If you’re doing business on the web – generating leads, selling product or establishing an “authority” image – then you know the importance of generating relevant traffic.
And you know that search engines are a major source of relevant traffic. But unless you already own a well-known, top-of-mind company name, people don’t search for business names using Google, Yahoo or Bing. They use generic keywords to find the product or service they are researching or purchasing.
And the way you get recognized in a search engine is to be on their first page of results when people search for the keyword(s) that best describe their need or desire. Getting on the first page requires that you optimize your site by making it relevant using a host of search engine optimization (SEO) techniques.
Name as SEO component
A major characteristic of a web site for SEO is the domain name of the site. Thus, if your site’s domain name contains the keyword your prospects are using to find businesses relevant to yours, it stands to reason your position in the search engines will be higher than if your domain name does not include the searched keyword.
But keywords are usually descriptive and generic. And business names should not be descriptive and generic. Business names should be unique and memorable; at least businesses that aren’t exclusively web-based. So there’s the predicament: how do I have a relevant, searchable domain name and a unique, compelling business name?
Naming hierarchies answer the call
We are aware of the many companies that have multiple businesses and/or products. Each of those entities has a distinct name, and some of those brands will have products – line extensions – under them. Then many products will have branded characteristics or features as well. Within these companies a naming architecture, or hierarchy, has been established which brand managers adhere to when it’s time to name a new product, corporate division or, yes, a web site.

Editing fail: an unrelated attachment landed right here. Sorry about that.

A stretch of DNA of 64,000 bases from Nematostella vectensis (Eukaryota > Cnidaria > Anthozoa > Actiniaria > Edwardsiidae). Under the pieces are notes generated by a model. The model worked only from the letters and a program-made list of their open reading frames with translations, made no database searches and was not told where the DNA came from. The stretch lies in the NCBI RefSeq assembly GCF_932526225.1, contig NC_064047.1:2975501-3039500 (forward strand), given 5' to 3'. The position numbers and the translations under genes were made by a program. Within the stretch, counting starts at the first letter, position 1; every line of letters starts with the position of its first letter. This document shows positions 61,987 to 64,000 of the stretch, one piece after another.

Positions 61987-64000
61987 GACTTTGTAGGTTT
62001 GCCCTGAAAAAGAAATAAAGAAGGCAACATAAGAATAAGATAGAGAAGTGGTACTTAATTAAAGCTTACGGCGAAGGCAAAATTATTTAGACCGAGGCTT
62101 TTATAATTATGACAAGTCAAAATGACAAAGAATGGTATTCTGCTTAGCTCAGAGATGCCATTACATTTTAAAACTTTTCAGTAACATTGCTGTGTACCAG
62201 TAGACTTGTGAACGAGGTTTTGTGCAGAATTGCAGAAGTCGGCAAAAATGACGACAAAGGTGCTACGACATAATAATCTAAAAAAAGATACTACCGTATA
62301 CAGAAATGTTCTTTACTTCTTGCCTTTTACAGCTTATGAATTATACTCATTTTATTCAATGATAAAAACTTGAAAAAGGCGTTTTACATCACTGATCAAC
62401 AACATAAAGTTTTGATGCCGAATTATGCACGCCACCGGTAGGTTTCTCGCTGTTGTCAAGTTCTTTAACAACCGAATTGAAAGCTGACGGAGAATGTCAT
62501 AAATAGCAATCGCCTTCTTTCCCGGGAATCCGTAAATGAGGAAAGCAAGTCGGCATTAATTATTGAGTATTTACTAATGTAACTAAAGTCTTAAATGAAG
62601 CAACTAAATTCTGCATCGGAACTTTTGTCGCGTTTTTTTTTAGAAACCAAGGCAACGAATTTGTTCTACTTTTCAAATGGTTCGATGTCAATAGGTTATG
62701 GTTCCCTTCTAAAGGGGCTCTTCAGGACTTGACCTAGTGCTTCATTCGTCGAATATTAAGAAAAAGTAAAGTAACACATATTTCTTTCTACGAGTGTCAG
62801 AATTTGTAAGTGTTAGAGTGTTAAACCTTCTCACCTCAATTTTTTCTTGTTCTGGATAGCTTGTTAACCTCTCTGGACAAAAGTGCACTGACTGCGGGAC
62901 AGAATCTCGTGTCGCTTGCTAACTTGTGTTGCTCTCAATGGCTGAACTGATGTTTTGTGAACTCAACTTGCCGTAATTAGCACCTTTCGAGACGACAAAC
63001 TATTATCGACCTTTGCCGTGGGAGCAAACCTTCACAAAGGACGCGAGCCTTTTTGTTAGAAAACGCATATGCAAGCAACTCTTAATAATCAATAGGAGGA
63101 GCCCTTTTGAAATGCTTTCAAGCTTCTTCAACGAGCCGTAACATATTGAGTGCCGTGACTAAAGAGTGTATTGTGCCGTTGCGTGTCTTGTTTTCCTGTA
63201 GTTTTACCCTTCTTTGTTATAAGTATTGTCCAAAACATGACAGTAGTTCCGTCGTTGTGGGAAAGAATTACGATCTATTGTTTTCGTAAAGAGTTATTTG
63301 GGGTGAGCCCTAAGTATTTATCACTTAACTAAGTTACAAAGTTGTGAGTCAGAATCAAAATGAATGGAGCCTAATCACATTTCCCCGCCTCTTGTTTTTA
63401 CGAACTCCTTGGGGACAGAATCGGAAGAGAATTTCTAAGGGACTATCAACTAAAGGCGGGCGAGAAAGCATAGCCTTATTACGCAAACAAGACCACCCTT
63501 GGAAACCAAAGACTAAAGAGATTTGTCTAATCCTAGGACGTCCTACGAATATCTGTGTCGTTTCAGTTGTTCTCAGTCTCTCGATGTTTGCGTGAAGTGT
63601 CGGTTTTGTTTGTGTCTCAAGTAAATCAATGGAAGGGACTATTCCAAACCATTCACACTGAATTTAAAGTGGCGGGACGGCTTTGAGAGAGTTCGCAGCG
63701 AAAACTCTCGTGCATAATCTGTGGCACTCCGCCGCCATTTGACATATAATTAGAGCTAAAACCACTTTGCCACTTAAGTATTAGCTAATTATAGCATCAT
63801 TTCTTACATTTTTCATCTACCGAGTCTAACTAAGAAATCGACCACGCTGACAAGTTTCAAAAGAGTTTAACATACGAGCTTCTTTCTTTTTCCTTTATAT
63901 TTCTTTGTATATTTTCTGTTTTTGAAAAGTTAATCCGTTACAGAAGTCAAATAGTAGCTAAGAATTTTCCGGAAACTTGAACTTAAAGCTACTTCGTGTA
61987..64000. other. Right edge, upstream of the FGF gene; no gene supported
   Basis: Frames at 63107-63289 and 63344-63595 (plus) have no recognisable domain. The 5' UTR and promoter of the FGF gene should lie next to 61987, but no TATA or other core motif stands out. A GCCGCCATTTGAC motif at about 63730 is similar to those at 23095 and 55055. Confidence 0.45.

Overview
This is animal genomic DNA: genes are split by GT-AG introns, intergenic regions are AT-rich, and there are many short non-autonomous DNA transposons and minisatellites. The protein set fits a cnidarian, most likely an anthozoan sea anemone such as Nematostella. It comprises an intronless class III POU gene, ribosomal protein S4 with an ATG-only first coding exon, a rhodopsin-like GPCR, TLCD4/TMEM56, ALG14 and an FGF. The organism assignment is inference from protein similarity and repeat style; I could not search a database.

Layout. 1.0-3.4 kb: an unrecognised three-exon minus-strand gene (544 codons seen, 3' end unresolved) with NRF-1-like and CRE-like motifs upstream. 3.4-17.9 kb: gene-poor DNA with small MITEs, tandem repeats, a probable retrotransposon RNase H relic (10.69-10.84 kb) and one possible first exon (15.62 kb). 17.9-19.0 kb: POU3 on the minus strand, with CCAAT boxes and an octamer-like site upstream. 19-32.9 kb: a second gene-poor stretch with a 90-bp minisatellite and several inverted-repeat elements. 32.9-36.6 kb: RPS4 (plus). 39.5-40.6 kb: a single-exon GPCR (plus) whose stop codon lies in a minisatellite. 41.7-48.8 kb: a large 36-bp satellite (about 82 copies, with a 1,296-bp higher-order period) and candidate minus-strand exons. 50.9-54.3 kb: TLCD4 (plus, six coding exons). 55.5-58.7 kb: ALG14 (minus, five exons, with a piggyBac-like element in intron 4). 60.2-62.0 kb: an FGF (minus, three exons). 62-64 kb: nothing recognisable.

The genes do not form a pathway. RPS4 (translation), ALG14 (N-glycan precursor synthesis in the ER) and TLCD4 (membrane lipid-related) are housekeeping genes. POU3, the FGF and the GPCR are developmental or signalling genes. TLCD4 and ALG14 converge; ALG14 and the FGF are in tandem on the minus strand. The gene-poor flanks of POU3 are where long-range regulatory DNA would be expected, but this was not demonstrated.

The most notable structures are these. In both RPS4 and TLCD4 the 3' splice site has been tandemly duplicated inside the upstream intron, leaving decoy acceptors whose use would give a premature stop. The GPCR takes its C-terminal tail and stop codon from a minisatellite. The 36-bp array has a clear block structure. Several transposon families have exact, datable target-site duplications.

The answer to the dilemma of the domain vs business name is to treat the domain name as an association to the business brand. The domain name should be created with the major keyword as part of the name. The business has a more “people-appealing” name that differentiates and delivers a suggestion of the brand’s promise.
Real live example
You are reading a blog post at Business Naming Basics. I chose this name after doing my keyword research and found, not the most used keyword, but one I felt I could raise to the top of the Google rankings (first page). The site name and its contents are relevant to the search term.
But my business name is Signature Strategies. The company does create names for companies, and it also helps smaller businesses with brand strategy and management; graphic standards and trade dress; name, logo and tagline creation, and brand audits and positioning research. So naming is a subset of the business.
And because I derive much of my business from Internet contacts, I wanted a domain name that would attract relevant visitors to my web-site. Signature Strategies would not be that traffic-generator for the service of naming. Now I also have a Signature Strategies web site – www.signaturestrategies.com – where I also blog, but that site is not expected to get a lot of search engine traffic. Most of its visitors are folks who have read an article I’ve posted on the web, backlinks from other branding sites and my social networking activities.
Know what you’re naming and why
That’s the real message here. Before naming your business, or your web-site, or your product, or your new subsidiary, take the time to create a naming brief, one that gives you direction based on long-range goals and missions. This goes for anything you name in the future. It’s also a good idea to establish your brand architecture structure early on because if you don’t, in all likelihood you’ll have to backtrack – rename or rebrand parts of your business that tend to confuse customers and prospects.
So it’s best to begin with a brand platform (the structure that contains the brand hierarchy). You can find help in constructing the platform at Signature Strategies web-site. Then create a naming brief for each aspect of your business that needs a name, following the brand hierarchy you’ve already established.
Yes, there’s more to business naming than a brainstorming session and trademark search.